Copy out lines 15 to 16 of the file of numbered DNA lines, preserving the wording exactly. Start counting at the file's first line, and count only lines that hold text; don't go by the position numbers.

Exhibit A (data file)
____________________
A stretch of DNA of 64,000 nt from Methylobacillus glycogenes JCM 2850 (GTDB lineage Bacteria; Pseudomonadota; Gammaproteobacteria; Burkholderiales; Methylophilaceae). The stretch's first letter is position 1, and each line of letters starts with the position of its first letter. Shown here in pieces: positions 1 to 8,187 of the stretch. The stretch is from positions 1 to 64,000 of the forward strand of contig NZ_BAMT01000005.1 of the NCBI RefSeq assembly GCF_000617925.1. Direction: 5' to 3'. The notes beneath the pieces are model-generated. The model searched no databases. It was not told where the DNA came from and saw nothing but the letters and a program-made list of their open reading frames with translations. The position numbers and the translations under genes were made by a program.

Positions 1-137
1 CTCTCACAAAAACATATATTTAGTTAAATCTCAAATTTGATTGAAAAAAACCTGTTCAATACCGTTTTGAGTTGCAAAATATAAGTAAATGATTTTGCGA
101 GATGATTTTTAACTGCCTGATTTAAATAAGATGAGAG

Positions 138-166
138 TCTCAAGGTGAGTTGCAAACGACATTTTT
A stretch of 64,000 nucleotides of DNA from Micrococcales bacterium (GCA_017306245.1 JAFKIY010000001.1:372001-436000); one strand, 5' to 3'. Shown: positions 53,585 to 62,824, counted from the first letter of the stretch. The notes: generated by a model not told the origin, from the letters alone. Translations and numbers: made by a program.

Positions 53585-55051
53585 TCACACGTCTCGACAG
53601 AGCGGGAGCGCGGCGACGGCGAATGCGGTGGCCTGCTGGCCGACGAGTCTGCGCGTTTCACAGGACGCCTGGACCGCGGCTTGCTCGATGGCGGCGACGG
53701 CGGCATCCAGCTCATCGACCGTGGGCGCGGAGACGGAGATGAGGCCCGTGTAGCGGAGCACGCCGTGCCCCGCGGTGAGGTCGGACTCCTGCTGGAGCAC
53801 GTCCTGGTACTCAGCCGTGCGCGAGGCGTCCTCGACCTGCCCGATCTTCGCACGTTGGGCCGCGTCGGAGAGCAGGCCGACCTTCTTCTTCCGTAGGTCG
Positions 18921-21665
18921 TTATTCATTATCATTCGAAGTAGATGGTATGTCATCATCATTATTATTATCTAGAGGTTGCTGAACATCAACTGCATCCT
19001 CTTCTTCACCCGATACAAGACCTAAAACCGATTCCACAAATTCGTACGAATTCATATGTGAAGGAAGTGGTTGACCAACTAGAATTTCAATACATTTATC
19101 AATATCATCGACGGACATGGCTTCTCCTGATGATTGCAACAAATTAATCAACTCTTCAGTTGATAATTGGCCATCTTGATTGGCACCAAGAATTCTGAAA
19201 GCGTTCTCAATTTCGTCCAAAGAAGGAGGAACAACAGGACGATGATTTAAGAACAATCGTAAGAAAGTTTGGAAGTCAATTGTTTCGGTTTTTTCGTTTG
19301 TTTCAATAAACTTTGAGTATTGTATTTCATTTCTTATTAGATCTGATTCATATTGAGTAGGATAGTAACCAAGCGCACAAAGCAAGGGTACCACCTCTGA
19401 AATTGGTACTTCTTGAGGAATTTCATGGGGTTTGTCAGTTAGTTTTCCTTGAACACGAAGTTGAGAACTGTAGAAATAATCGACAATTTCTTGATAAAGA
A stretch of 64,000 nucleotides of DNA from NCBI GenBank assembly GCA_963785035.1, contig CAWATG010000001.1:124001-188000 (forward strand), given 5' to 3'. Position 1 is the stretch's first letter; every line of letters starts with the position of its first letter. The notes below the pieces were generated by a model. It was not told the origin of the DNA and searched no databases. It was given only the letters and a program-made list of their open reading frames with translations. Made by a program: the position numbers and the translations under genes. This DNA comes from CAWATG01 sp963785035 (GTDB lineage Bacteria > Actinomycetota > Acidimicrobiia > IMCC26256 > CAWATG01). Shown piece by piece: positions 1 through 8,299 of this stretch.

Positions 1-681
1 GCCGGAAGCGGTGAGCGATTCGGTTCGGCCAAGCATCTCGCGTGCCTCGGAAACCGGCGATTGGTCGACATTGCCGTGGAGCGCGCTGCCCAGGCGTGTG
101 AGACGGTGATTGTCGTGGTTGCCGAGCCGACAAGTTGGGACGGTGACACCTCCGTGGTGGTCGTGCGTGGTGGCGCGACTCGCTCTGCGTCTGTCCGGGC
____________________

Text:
19001 CTTCTTCACCCGATACAAGACCTAAAACCGATTCCACAAATTCGTACGAATTCATATGTGAAGGAAGTGGTTGACCAACTAGAATTTCAATACATTTATC
19101 AATATCATCGACGGACATGGCTTCTCCTGATGATTGCAACAAATTAATCAACTCTTCAGTTGATAATTGGCCATCTTGATTGGCACCAAGAATTCTGAAA